Randhir Kapoor says he is not interested in remaking his father Raj Kapoor's 1951 classic Awara as it would be impossible to find actors of the same calibre that the film's original cast had.
"Many people came to me and my brothers (Rishi and Rajiv) and asked why don't we remake Awara. I told them that it is absolutely impossible to imitate the classic Awara which is loved so much till today," Randhir told reporters at the launch of the book The Dialogue of Awara; Raj Kapoor's Immortal Classic.
Written by author-documentary filmmaker Nasreen Munni Kabir, the book was released Saturday, two days before the 85th birth anniversary of legendary Raj Kapoor.
"Where will I get Prithviraj Kapoor, Raj Kapoor, Nargisji and where will I get that innocent looking Shashi Kapoor? I would be making a fool of myself by trying to imitate the film because I won't have actors of that calibre again, even if I copy it frame by frame," he added.
Raj Kapoor was only 27 when he made Awara. Released in 1951, it became one of the most successful films in his career.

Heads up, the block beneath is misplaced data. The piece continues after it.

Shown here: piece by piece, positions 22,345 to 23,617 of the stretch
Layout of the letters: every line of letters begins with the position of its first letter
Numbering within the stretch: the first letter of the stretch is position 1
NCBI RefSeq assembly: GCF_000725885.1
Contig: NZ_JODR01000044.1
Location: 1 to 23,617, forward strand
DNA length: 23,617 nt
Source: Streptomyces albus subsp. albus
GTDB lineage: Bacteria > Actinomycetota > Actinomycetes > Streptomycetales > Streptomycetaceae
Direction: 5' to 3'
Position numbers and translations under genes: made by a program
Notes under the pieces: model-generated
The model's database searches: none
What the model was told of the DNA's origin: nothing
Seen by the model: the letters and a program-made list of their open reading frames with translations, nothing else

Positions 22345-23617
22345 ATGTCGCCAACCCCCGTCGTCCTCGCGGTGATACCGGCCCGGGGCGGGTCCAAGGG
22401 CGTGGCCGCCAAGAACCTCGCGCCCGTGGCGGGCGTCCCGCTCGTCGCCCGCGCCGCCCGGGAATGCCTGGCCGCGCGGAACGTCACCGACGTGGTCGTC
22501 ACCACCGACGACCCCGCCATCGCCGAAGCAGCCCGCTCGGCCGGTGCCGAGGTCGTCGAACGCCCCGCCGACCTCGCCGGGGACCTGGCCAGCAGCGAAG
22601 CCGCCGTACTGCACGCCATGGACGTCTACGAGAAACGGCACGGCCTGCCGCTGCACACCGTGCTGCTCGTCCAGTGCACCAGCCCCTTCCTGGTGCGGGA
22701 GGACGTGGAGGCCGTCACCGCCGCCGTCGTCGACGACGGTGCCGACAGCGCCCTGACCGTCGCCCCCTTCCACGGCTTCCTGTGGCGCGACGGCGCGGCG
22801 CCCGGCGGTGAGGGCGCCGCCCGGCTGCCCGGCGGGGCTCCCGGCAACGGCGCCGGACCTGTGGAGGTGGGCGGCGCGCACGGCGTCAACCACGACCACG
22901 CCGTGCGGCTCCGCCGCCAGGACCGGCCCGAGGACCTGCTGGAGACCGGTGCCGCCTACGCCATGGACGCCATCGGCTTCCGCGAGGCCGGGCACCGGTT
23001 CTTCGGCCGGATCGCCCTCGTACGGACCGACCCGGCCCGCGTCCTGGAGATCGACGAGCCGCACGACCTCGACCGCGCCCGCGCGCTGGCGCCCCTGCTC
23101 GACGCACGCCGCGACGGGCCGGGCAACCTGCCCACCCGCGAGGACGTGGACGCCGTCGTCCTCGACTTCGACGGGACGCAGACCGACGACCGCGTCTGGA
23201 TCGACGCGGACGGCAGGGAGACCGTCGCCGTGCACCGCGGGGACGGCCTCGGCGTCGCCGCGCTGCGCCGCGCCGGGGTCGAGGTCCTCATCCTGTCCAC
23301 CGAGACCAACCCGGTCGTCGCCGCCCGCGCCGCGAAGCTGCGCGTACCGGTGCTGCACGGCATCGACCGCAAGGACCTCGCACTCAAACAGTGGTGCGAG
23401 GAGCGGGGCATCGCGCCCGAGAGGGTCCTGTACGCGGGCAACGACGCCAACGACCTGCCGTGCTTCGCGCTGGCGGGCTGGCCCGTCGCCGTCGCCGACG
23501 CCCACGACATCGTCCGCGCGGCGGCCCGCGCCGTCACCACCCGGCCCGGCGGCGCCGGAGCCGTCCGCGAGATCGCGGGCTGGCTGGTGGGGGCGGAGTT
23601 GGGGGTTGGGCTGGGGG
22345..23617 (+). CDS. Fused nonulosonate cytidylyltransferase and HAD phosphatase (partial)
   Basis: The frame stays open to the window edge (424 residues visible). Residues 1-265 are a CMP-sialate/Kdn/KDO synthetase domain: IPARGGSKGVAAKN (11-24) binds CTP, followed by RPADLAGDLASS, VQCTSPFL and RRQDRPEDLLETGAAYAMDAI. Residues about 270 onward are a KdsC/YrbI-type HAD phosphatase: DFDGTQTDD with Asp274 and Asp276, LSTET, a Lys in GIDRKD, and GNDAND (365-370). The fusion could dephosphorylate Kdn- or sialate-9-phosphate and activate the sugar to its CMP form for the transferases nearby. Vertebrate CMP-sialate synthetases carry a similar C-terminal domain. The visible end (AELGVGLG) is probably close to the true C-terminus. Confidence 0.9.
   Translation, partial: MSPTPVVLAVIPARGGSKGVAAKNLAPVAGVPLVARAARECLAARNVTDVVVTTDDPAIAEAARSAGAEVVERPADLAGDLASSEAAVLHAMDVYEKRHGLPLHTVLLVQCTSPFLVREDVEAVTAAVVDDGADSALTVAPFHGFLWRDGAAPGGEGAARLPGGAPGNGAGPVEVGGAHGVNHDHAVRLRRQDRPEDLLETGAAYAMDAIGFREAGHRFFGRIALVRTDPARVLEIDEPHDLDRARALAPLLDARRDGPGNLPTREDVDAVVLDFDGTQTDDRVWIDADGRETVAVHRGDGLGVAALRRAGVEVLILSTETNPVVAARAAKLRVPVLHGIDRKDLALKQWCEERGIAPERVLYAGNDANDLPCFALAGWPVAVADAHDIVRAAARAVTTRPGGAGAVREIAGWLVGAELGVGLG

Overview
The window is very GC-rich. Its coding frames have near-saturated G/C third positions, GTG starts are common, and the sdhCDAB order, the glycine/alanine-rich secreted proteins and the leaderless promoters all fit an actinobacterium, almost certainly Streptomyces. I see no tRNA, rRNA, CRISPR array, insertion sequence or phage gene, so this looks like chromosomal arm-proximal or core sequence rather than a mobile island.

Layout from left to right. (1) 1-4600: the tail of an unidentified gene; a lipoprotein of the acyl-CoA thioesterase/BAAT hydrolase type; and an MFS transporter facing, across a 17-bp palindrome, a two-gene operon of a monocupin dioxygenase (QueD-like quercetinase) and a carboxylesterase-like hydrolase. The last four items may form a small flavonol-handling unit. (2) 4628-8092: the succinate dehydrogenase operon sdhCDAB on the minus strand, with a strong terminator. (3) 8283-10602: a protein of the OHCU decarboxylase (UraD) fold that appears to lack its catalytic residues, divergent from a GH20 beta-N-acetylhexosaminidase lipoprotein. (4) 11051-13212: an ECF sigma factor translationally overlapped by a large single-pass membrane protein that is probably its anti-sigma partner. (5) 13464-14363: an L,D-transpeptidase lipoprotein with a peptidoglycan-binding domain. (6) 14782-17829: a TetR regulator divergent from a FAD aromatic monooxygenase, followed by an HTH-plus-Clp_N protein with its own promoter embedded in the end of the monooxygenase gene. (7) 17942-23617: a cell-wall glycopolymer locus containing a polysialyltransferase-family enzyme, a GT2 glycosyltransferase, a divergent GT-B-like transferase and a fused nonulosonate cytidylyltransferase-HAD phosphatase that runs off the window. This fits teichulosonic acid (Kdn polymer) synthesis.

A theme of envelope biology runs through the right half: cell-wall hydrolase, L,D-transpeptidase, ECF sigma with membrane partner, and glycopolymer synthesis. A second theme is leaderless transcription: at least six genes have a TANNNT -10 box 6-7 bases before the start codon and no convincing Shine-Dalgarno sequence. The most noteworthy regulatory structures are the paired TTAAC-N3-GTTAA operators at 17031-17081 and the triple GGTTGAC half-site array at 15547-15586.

The Dialogue of Awara... has the original story, dialogues and screenplay along with the screen shots of the movie.
"When Nasreen Munni Kabir approached me with the idea to transform this great film into a book, I got very excited as it's one of my favourite films ever. I discussed it with my brothers and they were also very keen to bring this film in book form for today's generation to see, read and understand what Awara was all about," said Randhir.
Thanking the Kapoor family, Kabir said: "I'm extremely thankful to the Kapoor family. Without their support this wouldn't have been possible. It's by continuously finding new ways to talk about iconic films, we can keep them alive. A book is a way of keeping record of a film in a different way."
Rishi Kapoor was also present at the event.